Ceddanne Rafaela celebrates after hitting a two-run homer in the 10th inning of the Red Sox’s 5-3 win over the Yankees on Friday in New York. The Red Sox won 2 of 3 from the Yankees to improve to nine games over .500. Frank Franklin II/Associated Press

The Boston Red Sox rolled into Fenway Park early Monday morning riding a mid-summer wave of good vibes. They won 2 of 3 games against the Yankees in the Bronx, have three players headed to the All-Star Game, and hold an American League playoff spot.

After Sunday night’s 3-0 win, the Red Sox are 29-17 away from home, the second-best road record in the majors. Now they need to turn it on at home, where they are 20-23. They’re the only team with an overall winning record to have a losing record at their own ballpark. That has to change if the Sox expect to keep the good times rolling.

They were rolling last week. The Red Sox wrapped up a three-game sweep of the Marlins with a grind-it-out 12-inning win on the Fourth of July. They blew two-run leads in the eighth and the 10th but outlasted the last-place Marlins. A day later the Sox staged their best comeback of the year with a shocking 10-inning win over the Yankees. The Red Sox were down to their final strike before Masataka Yoshida tied it with a two-run homer in the ninth. Ceddanne Rafaela then hit a two-run shot of his own in the 10th to give Boston a 5-3 win.

“You’ve got to give them credit,” Manager Alex Cora said after Friday’s win. “They don’t stop playing. They enjoy themselves, too. I talked to (Miami Manager) Skip Schumaker and he’s like, ‘Man, you guys play hard.’ That’s a testament to who they are and what they’re all about.”

Romy Gonzalez makes a throw during a game against the Orioles at Fenway Park in April. The Red Sox are 20-23 in Boston this season. Michael Dwyer/Associated Press

If only the Red Sox could play like that at home.

The Sox are hitting .248 at Fenway, compared to .255 on the road. They’re averaging 5.1 runs a game on the road, a big improvement over the 4.3 runs per game at home. On the mound their 3.26 road ERA is the best in baseball, while their 3.97 home ERA is 21st.


The correlation between success at home and success in the standings is clear. Over the last five seasons the Red Sox have had a winning percentage of .600 or better at home just once, in 2021. That was also the only time they made the postseason in that stretch. That’s not a coincidence.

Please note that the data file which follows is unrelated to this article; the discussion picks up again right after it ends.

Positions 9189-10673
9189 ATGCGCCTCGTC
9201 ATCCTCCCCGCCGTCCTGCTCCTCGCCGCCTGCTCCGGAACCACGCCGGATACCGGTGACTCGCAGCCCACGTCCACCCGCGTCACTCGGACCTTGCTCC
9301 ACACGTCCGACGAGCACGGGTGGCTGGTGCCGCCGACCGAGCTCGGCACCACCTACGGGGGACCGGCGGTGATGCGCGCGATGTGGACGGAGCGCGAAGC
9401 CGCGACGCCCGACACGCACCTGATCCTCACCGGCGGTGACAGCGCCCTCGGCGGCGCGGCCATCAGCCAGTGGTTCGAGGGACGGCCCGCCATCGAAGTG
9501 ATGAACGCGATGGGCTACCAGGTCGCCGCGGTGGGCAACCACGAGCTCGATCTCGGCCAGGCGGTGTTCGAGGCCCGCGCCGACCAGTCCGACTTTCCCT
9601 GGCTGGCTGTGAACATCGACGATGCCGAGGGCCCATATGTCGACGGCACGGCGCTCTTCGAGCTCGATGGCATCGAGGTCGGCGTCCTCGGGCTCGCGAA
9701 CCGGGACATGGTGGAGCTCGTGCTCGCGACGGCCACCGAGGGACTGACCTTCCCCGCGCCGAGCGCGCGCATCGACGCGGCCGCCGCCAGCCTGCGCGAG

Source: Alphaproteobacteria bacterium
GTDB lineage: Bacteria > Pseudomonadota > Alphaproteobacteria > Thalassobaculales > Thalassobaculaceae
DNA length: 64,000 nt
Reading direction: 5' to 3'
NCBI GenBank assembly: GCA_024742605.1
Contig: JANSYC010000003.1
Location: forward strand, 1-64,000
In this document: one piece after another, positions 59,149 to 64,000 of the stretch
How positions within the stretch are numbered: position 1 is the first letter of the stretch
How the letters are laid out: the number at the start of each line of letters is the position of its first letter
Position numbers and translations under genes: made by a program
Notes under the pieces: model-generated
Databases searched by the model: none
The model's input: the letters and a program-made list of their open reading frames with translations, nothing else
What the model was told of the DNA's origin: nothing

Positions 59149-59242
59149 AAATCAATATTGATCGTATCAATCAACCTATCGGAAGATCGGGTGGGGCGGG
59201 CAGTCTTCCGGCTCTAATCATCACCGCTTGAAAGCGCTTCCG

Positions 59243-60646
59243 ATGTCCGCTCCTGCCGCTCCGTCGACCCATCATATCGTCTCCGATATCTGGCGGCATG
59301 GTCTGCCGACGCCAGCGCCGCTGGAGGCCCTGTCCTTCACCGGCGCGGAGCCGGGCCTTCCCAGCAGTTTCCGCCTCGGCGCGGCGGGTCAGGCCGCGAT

Before the season, Cora repeatedly said one of his biggest goals was for his team to play better at home. That hasn’t happened. The Sox opened the home schedule with four straight losses and were 3-7 in their first homestand. They’ve basically played .500 at Fenway since.

Cora told me earlier this season that he has seen recent Red Sox teams pressing at Fenway, which is understandable for a young team still trying to find its way. It’s also understandable for an organization that has faced withering criticism from New England fans and media.

Yet this team has built a considerable amount of unexpected confidence over the past three weeks, a stretch that began with series wins over the Phillies and Yankees at Fenway. They added to that stash of belief in themselves with this weekend’s two wins in New York. Cora’s team began the week just three losses behind the Yankees and was adding pressure to the front office to pick up impact players before the July 30 trade deadline.

The manager has implored his team not to confuse confidence with complacency. He doesn’t want players satisfied to be the hunted in the playoff race. He wants them to want more.

“Understanding where we are in the standings, we have to just keep getting greedy,” Cora said Sunday night.

Tuesday’s series opener at home against the Oakland A’s is the Red Sox’s 90th game of the season. It’s no longer early, and the Red Sox are very much alive. A lot of good things have come together for Cora’s squad. The final step would be to bring a home-field advantage back to life at Fenway.

This week, with good vibes all around, would be a very good time to start.

Tom Caron is a studio host for the Red Sox broadcast on NESN. His column appears in the Portland Press Herald on Tuesdays.

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